The 10 Best Professional Organizations for Blacks Resources

While America is sometimes seen as a country of go-getters and self-starters, few people get ahead completely by themselves. It pays to have help and support from others in your field, and that’s where professional organizations come in. Regardless of your career, an organization likely exists to provide opportunities for networking, education, and more. There’s no shortage of these groups devoted to African Americans, and what follows are our picks for 10 of the best.

American Association of Blacks in Energy (AABE): Founded in 1976, the AABE aims to be “a resource for policy discussion of the economic, social and political impact of environmental and energy policies on African Americans and other minorities.”

The Executive Leadership Council: Formed in 1986 by 19 black corporate execs, this renowned non-profit describes itself as “the preeminent member organization for the development of global black leaders.” Its mission: “to increase the number of successful black executives — both domestically and internationally — by adding value to their development, leadership, and philanthropic endeavors throughout the life-cycle of their careers thereby strengthening their companies, organizations, and communities.”

National Association of Black Accountants, Inc.: Representing the 200,000-plus African American professionals in accounting and finance, the NABA works toward greater participation by minorities in relevant fields and provides resources and education to reach its goals.

BDPA: Celebrating its 40th anniversary this year, BDPA operates with the motto, “Advancing Careers From The Classroom To The Boardroom.” The organization comprises members from computer science, information technology, and other STEM fields, and through various forms of community outreach, it strives to achieve greater diversity in the IT industry.

National Society of Black Engineers (NSBE): Offering training, mentoring, professional development, and more, this Virginia based-organization boasts 394 chapters in six regions and one extremely important mission statement: “to increase the number of culturally responsible Black engineers who excel academically, succeed professionally and positively impact the community.”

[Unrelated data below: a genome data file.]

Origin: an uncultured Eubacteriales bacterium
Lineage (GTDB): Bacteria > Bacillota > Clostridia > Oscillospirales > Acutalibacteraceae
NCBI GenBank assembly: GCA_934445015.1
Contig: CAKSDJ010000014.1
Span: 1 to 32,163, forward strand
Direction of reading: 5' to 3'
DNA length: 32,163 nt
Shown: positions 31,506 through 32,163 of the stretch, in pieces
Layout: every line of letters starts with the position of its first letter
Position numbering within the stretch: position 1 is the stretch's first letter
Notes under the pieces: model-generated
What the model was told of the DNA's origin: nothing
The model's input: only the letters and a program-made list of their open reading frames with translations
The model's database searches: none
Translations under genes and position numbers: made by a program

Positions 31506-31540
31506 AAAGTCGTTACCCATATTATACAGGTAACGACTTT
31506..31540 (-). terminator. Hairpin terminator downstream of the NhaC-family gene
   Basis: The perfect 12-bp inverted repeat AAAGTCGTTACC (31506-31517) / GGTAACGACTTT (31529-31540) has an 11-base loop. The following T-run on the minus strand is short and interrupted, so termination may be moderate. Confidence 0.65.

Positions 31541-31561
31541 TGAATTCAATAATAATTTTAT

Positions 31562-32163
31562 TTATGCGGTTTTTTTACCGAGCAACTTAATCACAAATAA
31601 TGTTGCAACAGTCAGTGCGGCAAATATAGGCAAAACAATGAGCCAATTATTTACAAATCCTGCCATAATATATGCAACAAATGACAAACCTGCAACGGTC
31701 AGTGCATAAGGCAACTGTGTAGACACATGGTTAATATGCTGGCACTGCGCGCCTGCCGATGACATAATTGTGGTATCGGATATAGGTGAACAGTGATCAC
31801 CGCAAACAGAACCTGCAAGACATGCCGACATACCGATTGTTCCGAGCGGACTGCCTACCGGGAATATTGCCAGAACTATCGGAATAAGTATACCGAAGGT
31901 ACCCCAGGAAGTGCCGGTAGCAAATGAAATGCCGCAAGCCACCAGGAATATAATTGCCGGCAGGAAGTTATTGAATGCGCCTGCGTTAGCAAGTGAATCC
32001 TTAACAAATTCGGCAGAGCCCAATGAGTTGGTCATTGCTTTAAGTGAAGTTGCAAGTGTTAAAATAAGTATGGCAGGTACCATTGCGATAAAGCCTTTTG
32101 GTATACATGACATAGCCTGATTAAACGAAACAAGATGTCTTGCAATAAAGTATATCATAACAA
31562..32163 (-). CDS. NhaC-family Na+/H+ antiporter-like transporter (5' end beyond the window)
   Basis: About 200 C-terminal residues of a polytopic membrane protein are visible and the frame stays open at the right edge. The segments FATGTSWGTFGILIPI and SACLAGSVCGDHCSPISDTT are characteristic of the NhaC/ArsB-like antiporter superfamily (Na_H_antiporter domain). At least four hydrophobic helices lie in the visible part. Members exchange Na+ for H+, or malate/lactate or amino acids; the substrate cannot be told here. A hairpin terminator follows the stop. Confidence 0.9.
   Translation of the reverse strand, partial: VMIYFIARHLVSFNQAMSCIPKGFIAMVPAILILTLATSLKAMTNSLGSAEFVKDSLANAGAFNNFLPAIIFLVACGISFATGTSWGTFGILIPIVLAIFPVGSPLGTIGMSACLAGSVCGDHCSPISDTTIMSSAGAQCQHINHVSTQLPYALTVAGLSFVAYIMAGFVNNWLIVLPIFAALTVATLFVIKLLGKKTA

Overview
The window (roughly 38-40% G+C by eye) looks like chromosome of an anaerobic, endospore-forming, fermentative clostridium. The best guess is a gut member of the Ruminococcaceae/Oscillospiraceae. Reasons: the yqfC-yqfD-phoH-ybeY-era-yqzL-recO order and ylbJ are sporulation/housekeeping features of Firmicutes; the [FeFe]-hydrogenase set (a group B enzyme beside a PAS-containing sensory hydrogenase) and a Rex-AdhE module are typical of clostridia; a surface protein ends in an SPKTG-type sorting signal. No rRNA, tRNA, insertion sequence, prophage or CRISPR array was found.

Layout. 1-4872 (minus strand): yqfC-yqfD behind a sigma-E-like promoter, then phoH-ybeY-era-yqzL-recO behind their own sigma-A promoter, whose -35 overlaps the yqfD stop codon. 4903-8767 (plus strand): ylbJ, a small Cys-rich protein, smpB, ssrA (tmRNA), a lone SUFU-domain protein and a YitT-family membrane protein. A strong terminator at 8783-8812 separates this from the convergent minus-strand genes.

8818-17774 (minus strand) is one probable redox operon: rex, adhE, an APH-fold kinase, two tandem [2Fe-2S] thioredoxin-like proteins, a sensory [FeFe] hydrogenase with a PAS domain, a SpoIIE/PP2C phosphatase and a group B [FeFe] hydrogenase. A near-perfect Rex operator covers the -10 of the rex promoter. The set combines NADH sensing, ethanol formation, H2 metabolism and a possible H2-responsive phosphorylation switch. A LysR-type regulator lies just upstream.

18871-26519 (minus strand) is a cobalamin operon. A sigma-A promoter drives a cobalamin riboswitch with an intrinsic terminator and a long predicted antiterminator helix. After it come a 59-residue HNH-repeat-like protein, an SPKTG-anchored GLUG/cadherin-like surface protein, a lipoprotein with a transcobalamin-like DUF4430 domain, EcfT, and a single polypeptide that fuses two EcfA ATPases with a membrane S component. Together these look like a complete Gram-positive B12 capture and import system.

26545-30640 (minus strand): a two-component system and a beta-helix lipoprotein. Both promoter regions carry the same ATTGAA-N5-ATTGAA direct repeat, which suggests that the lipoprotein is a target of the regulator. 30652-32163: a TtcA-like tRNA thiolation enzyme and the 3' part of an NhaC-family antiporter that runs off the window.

National Association of Blacks in Criminal Justice: Since 1974, this group of criminal justice professionals — everyone from corrections officers and court employees to academics and clergy — has been committed to “achieving equal justice for blacks and other minorities,” according to the website.

National Urban League: Established back in 1910 and based in New York City, the National Urban League serves 300 communities in 35 states via a network of 35 affiliates. In 2010, as part of its stated goal, to “provide economic empowerment, educational opportunities and the guarantee of civil rights for the underserved in America,” the National Urban League launched I AM EMPOWERED, an initiative centered on four key aspirational goals for empowering communities: education, employment, housing, and healthcare,

National Black MBA Association: Providing networking opportunities and other resources, this top organization for African-American MBA professionals is known for its annual conference and a scholarship program that’s awarded more than $5 million to young minority leaders looking to pursue entrepreneurship or careers in business.

100 Black Men of America, Inc.: With more than 10,000 members (not all of them men) spread across some 116 chapters, the 100 is “committed to the intellectual development of youth and the economic empowerment of the African American community based on the following precepts: respect for family, spirituality, justice, and integrity,” as per the website. It offers mentoring initiatives, education, health programs, and more.

National Black Nurses Association: Founded in 1971 on behalf of African-American nurses working toward addressing health disparities in their communities, the NBNA offers its 350,000-plus members an annual conference, research programs, and a National Black Nurses Day on Capitol Hill.

The National Black Business Council, Inc.: This nonprofit works to establish relationships with Fortune 1000 companies and support black-owned businesses. Over the years, it’s partnered with companies such as Verizon and Raytheon and been active in promoting legislation designed to make a difference for the black community.

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